Eight projects were approved by the OPC at the July 25, 2018 meeting. Staff recommendations for the July 2018 approved projects are available here. One additional project was approved by the OPC at the October 25, 2018 meeting and the staff recommendation is available here.
PROPOSITION 1 BACKGROUND
The Water Quality, Supply, and Infrastructure Improvement Act of 2014 (Proposition 1 or “Prop 1”) was approved by voters in November 2014 (California Water Code CWC Division 26.7). Funding from Prop 1 is intended to fund projects that provide more reliable water supplies, restore important species and habitat, and develop a more resilient and sustainably managed water system (water supply, water quality, flood protection, and environment) that can better withstand inevitable and unforeseen pressures in the coming decades.
Prop 1 Chapter 6, “Protecting Rivers, Lakes, Streams, Coastal Waters, and Watersheds,” allocates $30 million to the OPC for a competitive grant program for multibenefit ecosystem and watershed protection and restoration projects in accordance with statewide priorities, CWC §79730 and §79731(d). It is the intent of the OPC to fund projects that meet Prop 1 criteria and fulfill of the mission of the OPC to ensure that California maintains healthy, resilient, and productive ocean and coastal ecosystems for the benefit of current and future generations.
More information about Proposition 1 can be found at the California Natural Resources Agency’s Bond Accountability Website.
If you have questions about the OPC Proposition 1 grant program, contact us via email at: OPC_Prop1grants@resources.ca.gov
OPC is thrilled to announce the adoption of “The California Collaborative Approach: Marine Protected Areas Partnership Plan” (Partnership Plan) at the December 2, 2014 OPC meeting. This plan outlines a partnership approach to managing California’s network of MPAs among state agencies, California tribes and tribal governments, fishermen, non-consumptive recreational users, academics, federal and local governments, and non-profits. The California Collaborative approach is the commitment for all partners to work together in support of a healthy ocean, and to use the network of MPAs as a key feature in that effort. The final adopted version is now available here.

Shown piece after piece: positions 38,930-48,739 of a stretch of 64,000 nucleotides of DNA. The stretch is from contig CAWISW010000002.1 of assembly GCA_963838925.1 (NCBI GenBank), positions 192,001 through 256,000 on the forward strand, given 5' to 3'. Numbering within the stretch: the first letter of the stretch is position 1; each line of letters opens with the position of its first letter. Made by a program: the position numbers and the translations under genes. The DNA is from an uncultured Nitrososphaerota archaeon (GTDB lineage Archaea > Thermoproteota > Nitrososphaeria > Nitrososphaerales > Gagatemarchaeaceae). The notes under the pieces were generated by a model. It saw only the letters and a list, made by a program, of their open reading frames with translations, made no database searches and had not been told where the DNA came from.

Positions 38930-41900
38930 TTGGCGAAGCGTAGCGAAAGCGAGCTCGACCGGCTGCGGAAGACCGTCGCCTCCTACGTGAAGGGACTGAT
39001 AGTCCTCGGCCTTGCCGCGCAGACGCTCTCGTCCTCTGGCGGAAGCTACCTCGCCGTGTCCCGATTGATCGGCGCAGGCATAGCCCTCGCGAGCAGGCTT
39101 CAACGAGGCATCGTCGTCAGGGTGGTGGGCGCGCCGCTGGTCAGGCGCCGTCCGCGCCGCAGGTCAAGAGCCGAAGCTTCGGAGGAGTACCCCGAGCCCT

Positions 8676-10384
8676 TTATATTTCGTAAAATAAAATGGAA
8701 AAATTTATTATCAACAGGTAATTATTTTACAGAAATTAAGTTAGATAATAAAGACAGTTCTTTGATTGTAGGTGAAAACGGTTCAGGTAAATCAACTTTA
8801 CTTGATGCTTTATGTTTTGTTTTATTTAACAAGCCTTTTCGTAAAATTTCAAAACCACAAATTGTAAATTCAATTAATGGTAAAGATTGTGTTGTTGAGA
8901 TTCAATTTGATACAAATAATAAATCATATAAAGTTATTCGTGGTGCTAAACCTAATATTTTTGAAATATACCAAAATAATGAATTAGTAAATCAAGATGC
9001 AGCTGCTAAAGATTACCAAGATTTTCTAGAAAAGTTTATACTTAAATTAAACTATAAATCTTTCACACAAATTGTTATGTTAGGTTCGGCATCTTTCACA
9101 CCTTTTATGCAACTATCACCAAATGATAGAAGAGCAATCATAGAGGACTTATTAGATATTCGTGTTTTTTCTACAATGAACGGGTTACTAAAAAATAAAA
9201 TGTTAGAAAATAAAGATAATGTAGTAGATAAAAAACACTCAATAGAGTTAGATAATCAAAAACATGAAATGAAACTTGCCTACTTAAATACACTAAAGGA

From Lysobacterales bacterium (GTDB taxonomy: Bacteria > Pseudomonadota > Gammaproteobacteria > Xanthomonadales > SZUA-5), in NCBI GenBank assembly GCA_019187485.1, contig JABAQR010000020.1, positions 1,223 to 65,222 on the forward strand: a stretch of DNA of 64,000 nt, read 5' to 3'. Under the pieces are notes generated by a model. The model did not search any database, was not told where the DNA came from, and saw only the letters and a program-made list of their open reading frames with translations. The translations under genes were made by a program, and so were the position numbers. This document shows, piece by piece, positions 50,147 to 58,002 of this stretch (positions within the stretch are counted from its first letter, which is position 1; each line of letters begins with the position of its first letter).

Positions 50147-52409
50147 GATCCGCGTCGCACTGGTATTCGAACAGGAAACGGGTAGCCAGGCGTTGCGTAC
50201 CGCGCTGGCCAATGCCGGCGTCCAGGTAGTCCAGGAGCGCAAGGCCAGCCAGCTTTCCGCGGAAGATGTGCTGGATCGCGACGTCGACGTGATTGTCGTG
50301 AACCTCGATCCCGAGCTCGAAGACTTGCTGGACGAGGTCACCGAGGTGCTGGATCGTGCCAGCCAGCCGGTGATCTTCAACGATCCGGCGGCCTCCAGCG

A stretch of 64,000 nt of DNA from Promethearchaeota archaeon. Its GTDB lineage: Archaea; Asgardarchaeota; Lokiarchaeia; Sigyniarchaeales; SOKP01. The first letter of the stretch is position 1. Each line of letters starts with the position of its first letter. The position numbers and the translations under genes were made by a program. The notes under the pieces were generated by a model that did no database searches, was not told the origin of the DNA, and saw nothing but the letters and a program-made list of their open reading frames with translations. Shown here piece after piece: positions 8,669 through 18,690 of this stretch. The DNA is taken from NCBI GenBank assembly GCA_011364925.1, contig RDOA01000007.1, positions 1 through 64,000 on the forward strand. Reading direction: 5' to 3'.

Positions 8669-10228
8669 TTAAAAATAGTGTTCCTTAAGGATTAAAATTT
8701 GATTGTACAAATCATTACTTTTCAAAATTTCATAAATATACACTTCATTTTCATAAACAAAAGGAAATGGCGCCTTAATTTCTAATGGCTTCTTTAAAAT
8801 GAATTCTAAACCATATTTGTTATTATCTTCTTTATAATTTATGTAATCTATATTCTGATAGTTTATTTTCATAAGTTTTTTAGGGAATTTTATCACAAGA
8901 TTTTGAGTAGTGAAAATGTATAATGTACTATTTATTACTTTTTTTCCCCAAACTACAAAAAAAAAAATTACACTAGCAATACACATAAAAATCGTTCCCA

Letters to Congress regarding ocean initiatives in the federal FY15 Budget (March 2014)
On December 31, 2013, Secretary for Natural Resources and OPC Chair John Laird sent the attached letter to the California Congressional delegation to encourage them to support funding for the Coastal Zone Management grants (within NOAA) in the FY13-14 budget at $71 million. This level of funding is consistent with allocations established by the Senate Appropriations Committee.
On December 11, 2013, Governor Brown, Governor Kitzhaber (OR), Governor Inslee (WA), and Premier Christy Clark (BC) sent a letter to President Obama and Canadian Prime Minister Harper urging increased federal funding for ocean acidification research. The letter was prompted by the Pacific Coast Action Plan on Climate and Energy, which specifically calls for action on ocean acidification.
For more information on the Pacific Coast Collaborative, please visit: http://www.pacificcoastcollaborative.org
Update to the State of California Sea-Level Rise Guidance Document
The State of California is in the process of updating the State Sea-Level Rise Guidance Document. For more information, please visit: http://www.opc.ca.gov/climate-change/updating-californias-sea-level-rise-guidance/
Current Version of the State of California Sea-Level Rise Guidance Document
On Wednesday March 15, 2013 OPC staff presented an update to the State of California Sea-Level Rise Guidance Document. The purpose of the SLR Guidance remains the same, to help state agencies incorporate future sea-level rise impacts into planning decisions, but has now been updated to include the best current science, as summarized in the final report from the National Academy of Sciences, Sea-Level Rise for the Coasts of California, Oregon, and Washington.
On February 17, 2012, the OPC adopted a new Strategic Plan to guide Council’s activities over the next five years. The Strategic Plan proposes action in areas of critical need where the Council’s involvement can yield tangible progress and have the greatest impact.
- Science-based decision-making
- Climate change
- Sustainable fisheries and marine ecosystems
- Coastal and ocean impacts from land-based sources
- Existing and emerging ocean uses